Our children mustn’t forget the gift Einstein referred to. Nor must their parents allow them to. Our young people are the future regardless of their stripe or area of specialization. They don’t deserve to be kicked and insulted when they’re down by offers of unpaid internships, especially when the degree(s) they’ve earned prove that they can think and analyze and create in today’s terms, not yesterday’s.
PDD strongly believes that for their sake and ours, we have to bring all of our intellectual resources to bear on confronting the challenges we face. PDD exists to talk the talk and walk the walk, one-on-one, for as long as it takes.
Many of those resources are embodied in our children. That’s why we educate them, isn’t it?
The First Metaphor: Brownian Motion
The year was 1827. As he looked through the eyepiece of his microscope, Robert Brown, a Scottish botanist, was intrigued by the random movement in water of the granules he found in the live pollen grains he was studying. His first thought was that these granules were analogues of sperm and capable of moving independently.
Subsequent experiments using particles from dead pollen and inanimate matter convinced him otherwise. Sixty-one years later Léon Gouy, a French experimentalist, concluded that the movement was caused by random impacts with the molecules of the water itself. The phenomenon came to be known as Brownian motion or Brownian movement.
The styrofoam “pollen particle” in this YouTube video is a metaphor for how we’re being buffeted by the rest of the world. Unlike the pollen, we have the wherewithal to respond to that buffeting. It’s called information, deep analysis and risk management. Our motivation should be the quality and ingenuity of the countries that are now our competitors, because that’s where the buffeting is originating. And it’s given rise to two other sources of buffeting: the attitudes and practices of our employers.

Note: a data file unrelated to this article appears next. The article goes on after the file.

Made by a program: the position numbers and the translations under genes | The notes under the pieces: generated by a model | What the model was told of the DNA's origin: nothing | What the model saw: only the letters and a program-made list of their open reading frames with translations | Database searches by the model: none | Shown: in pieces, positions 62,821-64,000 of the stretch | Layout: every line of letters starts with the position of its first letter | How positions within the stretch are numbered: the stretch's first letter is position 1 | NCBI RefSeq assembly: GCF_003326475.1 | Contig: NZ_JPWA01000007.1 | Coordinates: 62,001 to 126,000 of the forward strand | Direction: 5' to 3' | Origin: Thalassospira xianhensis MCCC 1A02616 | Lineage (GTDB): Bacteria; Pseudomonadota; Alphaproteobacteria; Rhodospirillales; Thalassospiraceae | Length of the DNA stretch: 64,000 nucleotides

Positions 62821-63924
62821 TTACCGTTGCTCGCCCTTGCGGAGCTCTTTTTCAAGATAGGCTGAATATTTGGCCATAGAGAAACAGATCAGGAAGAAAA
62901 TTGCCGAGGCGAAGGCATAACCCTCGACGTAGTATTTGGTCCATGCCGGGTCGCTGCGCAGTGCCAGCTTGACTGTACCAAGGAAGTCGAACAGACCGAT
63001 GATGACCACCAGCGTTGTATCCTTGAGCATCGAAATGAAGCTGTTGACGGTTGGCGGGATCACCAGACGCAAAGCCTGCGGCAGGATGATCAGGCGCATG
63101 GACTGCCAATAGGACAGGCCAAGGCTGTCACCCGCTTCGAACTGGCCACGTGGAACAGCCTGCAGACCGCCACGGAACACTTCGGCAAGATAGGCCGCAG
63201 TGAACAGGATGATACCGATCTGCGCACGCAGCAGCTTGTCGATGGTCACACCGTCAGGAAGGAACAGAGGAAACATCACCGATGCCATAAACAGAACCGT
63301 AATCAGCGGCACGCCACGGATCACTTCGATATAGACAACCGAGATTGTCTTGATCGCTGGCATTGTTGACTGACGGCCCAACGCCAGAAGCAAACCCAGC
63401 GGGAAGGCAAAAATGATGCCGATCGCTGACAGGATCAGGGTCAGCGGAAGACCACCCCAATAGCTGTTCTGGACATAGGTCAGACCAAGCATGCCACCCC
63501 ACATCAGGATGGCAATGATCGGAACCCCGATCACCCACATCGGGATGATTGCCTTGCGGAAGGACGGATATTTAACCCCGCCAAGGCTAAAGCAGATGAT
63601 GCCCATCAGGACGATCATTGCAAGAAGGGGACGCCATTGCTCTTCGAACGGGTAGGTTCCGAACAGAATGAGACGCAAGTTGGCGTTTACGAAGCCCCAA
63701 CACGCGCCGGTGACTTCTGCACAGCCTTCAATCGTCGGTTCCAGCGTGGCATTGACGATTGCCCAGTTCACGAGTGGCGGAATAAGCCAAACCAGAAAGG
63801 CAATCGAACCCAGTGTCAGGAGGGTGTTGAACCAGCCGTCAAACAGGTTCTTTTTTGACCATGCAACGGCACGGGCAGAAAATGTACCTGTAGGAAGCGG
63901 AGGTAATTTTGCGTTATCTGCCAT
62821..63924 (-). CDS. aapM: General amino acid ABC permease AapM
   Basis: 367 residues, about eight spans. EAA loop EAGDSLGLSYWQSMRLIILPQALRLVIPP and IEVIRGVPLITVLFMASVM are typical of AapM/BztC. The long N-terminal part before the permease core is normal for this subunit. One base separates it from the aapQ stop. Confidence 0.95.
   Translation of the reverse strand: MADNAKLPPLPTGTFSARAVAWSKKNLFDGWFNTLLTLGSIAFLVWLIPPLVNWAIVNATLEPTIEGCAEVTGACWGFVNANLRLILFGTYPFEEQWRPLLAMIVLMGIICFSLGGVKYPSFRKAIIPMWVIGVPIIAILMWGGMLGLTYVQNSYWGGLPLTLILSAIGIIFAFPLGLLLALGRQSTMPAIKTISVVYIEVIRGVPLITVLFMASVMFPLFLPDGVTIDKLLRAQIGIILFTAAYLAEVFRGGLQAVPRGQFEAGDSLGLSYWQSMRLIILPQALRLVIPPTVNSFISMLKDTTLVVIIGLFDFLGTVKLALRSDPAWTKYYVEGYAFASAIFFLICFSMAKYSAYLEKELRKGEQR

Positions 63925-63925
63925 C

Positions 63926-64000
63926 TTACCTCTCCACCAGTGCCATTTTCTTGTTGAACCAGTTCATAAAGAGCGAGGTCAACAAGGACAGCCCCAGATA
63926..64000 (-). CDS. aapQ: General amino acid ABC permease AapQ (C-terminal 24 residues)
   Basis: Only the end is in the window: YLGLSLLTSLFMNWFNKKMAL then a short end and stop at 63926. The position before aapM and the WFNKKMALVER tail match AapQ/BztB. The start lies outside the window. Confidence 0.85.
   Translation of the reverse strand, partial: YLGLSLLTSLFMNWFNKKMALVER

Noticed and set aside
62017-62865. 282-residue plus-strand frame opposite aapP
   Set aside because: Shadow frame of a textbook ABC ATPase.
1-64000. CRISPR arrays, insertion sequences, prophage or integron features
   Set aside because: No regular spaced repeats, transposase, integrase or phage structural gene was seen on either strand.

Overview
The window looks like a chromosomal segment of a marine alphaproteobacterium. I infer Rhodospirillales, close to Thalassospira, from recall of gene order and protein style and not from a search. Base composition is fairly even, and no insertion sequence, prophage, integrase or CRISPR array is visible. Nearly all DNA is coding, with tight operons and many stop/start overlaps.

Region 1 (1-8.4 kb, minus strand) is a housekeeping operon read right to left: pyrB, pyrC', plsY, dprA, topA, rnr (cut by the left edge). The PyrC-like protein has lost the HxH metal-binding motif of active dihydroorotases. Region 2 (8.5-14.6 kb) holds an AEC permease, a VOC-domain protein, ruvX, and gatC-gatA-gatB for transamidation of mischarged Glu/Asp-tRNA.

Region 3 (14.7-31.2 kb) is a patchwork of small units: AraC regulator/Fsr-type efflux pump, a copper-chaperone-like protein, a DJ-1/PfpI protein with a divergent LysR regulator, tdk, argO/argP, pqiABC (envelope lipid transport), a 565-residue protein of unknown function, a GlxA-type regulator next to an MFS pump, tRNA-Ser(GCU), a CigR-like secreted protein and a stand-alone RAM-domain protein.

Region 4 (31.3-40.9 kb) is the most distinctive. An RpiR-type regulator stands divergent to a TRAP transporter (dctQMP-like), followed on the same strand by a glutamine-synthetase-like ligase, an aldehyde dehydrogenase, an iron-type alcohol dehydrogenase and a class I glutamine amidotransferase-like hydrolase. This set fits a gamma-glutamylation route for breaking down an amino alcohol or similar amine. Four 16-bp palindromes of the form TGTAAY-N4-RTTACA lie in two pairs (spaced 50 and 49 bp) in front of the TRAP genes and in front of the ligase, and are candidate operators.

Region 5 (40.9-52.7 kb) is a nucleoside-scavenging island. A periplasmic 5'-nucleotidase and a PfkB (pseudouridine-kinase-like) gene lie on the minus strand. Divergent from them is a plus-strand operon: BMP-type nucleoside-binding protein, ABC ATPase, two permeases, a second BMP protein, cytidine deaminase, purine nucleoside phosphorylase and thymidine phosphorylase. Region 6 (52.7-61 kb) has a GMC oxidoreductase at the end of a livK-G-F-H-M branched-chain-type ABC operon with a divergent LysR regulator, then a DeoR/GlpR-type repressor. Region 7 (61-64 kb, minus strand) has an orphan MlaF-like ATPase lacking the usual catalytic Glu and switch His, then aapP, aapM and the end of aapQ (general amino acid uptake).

The Second Metaphor: A Fable
A farmer had fallen on hard times. Weakening markets for what he grew compounded by crop failures had forced him to search for ways to save money. On this particular day, he hit on the idea of reducing the ration of oats he fed his horse. He reasoned that if he cut back on that ration a little at a time each day, his horse wouldn’t notice. So he began his grand experiment. The results were encouraging. The horse ate less and less but still managed to pull the farmer’s wagon. The last day of the experiment dawned like the days before it, with one difference: on that day, the horse consumed no oats. And as the farmer hitched it to his wagon, his horse collapsed and died.
Employers have found a way to emulate that farmer by “hiring” students as interns at no salary, and experienced workers on fixed term contracts without benefits. Whatever bill of goods they’re selling to both groups—and let’s not forget that some are our children and friends—is succeeding because at this moment, employers have them, and some of us, over a barrel. If you feel compelled to accept such a one-sided relationship, please consider the following:
Rent, tuition, car payments, food, clothing, medical bills, transportation, heating—to name but a few—don’t go away just because someone got the better of someone else in a lop-sided, winner-takes-all negotiation.